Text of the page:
With the holidays bearing down on us, it’s time to list some of the open studio events, and small works shows around town.
Going Postal 2009, at the Target Gallery in the Torpedo Factory (105 North Union St., Alexandria). The exhibit runs from Thursday, Dec. 3 – Sunday, Dec. 6. The gallery is open everyday, 10 a.m. – 6 p.m., and on Thursdays until 9 p.m. For more details, call 703-838-4565 ext. 4, or visit www.torpedofactory.org/galleries/target.htm.
Several hundred postcard sized art works will be on display for this three-day quickie show. The works will be on view in art bins for some time after the show comes down. The opening reception is this Thursday, 6 – 9 p.m.
Shaun Van Steyn photography and Liz Day paintings, at Art & Frame of Falls Church (111 Park Ave., Falls Church). The exhibit runs throughout December. The opening reception is this Friday, Dec. 4, from 6 – 8 p.m. An artist talk will be held at 7:15 p.m., all part of the regular monthly FIRSTfriday in Falls Church events.
FCA Holiday Market, at the Farmers Market (300 Park Ave., Falls Church). The Saturday farmers market runs from 8 a.m. – noon. Falls Church Arts will be showing works by artists in the area. The dates are Dec. 5, 12 and 19.
The NEPTUNE Gallery Artist Marketplace, at Gallery Neptune (5001 Wilson Lane, Bethesda, Md.). The marketplace runs through Dec. 20. The gallery is open weekly by appointment, and on Fridays and Saturdays from noon – 5 p.m. For more details, call 301-718-0809 or visit www.galleryneptune.com.
This is the best small works show I’ve seen so far. Neptune has 10 artists in this one, each with their own wall space, not unlike Artomatic. The work shown is interesting and of high quality, two features not always seen in small works shows. Check out their Web site for special events.
Open Studios, at the Jackson Art Center (3048 ½ R St. NW, Washington, D.C.). Well over 40 artists have their studio space here, and will be showing their work, in their own work spaces. The studios run from noon – 5 p.m. Sunday, Dec. 6.
WPA Icebox, at the Washington Project for the Arts (2023 Massachusetts Ave. NW, Washington, D.C.). The event starts this Friday, Dec. 4, and runs through Dec. 21.
Twenty local WPA members will be showing their small works in this show. Works are priced from $4 – 250 (most under $100, many under $25). The opening night is this Friday, Dec. 4, from 6 – 8 p.m., and closing night is Dec. 21, from 6 – 8 p.m. The gallery space is otherwise limited to normal office hours, Monday – Friday, 11 a.m. – 5 p.m., or by appointment.
Doug Moulden – The Empty Landscape, Sharon Fishel and Nancy Sausser – Small Worlds, at the Greater Reston Arts Center (GRACE) (12001 Market Street, Suite 103, Reston). The exhibit runs through Dec. 23. The gallery is open Tuesday – Saturday, 11 a.m. – 5 p.m. For more details, call 703-471-9242 or visit www.restonarts.org.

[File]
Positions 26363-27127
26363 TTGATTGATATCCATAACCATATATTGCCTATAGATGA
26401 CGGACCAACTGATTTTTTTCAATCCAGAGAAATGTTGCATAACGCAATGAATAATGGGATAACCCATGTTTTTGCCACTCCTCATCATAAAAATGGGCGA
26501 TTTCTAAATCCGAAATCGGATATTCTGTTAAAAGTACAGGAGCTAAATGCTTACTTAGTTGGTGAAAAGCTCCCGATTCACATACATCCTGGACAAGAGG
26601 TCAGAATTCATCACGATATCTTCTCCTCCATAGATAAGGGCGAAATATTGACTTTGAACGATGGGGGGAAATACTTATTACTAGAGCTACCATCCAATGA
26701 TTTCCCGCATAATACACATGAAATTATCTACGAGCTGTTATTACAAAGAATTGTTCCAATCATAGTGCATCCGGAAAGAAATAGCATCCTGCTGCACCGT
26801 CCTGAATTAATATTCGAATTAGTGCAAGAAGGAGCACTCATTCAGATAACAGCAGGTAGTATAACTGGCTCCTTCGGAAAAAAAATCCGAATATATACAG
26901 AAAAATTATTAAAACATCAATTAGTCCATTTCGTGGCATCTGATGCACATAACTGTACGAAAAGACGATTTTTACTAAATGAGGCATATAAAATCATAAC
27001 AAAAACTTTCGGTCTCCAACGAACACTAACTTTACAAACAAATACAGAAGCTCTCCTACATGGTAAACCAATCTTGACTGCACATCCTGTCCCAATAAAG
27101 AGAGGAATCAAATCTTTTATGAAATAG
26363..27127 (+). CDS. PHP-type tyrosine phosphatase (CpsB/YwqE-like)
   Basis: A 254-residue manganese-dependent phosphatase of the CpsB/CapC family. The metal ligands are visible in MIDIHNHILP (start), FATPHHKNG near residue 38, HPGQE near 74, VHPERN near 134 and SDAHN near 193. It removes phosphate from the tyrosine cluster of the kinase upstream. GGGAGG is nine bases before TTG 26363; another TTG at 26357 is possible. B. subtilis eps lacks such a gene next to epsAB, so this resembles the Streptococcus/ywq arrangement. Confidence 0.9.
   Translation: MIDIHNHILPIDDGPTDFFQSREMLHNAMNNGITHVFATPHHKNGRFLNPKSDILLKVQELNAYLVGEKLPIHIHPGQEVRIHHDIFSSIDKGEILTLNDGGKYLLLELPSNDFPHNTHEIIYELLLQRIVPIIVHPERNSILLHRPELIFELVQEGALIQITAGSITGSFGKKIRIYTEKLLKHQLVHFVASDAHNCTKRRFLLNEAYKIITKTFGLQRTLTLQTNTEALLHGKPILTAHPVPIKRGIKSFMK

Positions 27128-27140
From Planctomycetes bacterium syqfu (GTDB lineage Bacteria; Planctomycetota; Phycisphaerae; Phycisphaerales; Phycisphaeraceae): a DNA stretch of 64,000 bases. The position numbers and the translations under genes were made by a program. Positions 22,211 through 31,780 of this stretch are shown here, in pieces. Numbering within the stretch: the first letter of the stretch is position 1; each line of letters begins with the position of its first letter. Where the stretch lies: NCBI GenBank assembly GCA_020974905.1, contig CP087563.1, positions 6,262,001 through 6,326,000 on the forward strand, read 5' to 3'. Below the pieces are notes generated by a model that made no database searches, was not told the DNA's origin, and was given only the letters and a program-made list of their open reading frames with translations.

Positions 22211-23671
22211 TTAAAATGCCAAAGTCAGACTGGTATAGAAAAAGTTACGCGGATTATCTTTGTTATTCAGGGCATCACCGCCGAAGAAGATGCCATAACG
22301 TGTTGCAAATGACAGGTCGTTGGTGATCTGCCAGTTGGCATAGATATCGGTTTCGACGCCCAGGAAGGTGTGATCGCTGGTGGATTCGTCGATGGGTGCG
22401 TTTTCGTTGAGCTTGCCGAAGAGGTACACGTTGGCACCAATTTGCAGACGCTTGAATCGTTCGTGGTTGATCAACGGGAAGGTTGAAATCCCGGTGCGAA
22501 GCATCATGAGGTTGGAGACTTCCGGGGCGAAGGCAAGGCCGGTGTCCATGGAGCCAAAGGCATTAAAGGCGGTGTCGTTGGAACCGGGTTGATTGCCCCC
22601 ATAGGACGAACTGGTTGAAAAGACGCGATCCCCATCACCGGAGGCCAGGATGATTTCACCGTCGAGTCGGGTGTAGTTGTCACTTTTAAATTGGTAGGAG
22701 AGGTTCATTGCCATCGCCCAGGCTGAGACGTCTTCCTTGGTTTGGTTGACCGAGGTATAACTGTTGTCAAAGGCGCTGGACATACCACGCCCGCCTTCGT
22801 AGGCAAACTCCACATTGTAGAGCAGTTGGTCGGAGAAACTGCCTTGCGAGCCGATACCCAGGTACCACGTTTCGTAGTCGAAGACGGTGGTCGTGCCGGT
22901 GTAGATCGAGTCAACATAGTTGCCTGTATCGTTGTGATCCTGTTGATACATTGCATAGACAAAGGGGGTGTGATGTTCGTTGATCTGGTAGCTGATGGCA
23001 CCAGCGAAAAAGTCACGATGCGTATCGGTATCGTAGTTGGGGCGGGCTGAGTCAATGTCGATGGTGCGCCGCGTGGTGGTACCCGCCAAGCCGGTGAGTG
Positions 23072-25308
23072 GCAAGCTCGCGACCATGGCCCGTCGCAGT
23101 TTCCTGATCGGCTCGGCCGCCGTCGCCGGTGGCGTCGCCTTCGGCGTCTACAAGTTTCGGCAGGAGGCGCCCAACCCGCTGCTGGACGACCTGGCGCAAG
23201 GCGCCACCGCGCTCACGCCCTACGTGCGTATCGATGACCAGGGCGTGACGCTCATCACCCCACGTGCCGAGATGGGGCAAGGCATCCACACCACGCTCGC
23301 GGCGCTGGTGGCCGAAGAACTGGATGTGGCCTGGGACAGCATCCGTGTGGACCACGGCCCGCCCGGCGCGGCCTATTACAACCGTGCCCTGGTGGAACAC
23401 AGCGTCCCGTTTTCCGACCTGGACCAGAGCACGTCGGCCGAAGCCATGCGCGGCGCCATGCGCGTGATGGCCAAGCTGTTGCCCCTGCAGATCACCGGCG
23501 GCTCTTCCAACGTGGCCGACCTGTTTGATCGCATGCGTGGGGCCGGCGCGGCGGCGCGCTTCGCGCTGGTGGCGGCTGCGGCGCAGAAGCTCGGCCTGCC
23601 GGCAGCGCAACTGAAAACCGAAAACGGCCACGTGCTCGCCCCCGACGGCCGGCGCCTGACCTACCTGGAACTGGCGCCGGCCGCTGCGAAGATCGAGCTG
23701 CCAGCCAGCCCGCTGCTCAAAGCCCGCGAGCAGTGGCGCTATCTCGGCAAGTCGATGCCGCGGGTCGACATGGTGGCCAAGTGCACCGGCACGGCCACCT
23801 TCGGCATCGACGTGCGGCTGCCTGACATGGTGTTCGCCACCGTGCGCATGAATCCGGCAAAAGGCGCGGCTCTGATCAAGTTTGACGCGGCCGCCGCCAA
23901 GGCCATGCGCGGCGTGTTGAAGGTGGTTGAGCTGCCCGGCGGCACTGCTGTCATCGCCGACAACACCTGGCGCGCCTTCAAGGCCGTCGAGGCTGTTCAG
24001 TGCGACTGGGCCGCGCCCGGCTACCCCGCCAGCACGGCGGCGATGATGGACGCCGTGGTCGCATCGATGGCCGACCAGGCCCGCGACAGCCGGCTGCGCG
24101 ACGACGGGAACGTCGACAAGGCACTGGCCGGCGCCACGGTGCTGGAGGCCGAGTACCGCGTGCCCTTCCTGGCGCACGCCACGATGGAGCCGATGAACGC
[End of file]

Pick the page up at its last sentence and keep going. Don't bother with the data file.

Doug Moulden’s work makes up one of three focus exhibitions at GRACE. It’s difficult to pigeon hole Moulden’s work. Esthetically speaking, it’s akin to pointillism and needle point.
Working on shaped plywood forms, Moulden weaves a network of intricate lines applied with syringes loaded with acrylic paint. Working with one color mixture at a time, Moulden’s back and forth weavings also recall cross hatched drawing skills.
Dealing mainly with paintings of trees, Moulden uses a variety of focal ranges in the 18 pieces on view here. Some images read at say eight to 10 feet away, while others never seem to come fully into focus, no matter how far away from them you get. The fuzzier images such as (Abstraction I, II, and III) seem more resolved, and more true to the pointillist notion of color mixing within the viewer’s eye and brain.
Sharon Fishel provides us with a series of small, fairly loose botanical paintings of canoe shaped foliage, which play well off Nancy Sausser’s often pod-shaped ceramic pieces.
While Fishel’s paintings appear to be fairly literal compositions, Sausser’s canoe-shaped ceramics are clearly metaphoric in nature. They seem transitory vessels to be birthed from the soul, or to transport it to the next realm.
Sausser’s large assemblage titled “Each to the Other” is a ceramic collection of petri dish-like containers. While each dish seems subtly different from the next, the contents are alike within each container. Try as we might to mix it up, we are hard-wired to seek the company of people similar to ourselves. As such, Sausser’s piece seems the perfect metaphor for that ever so human quality.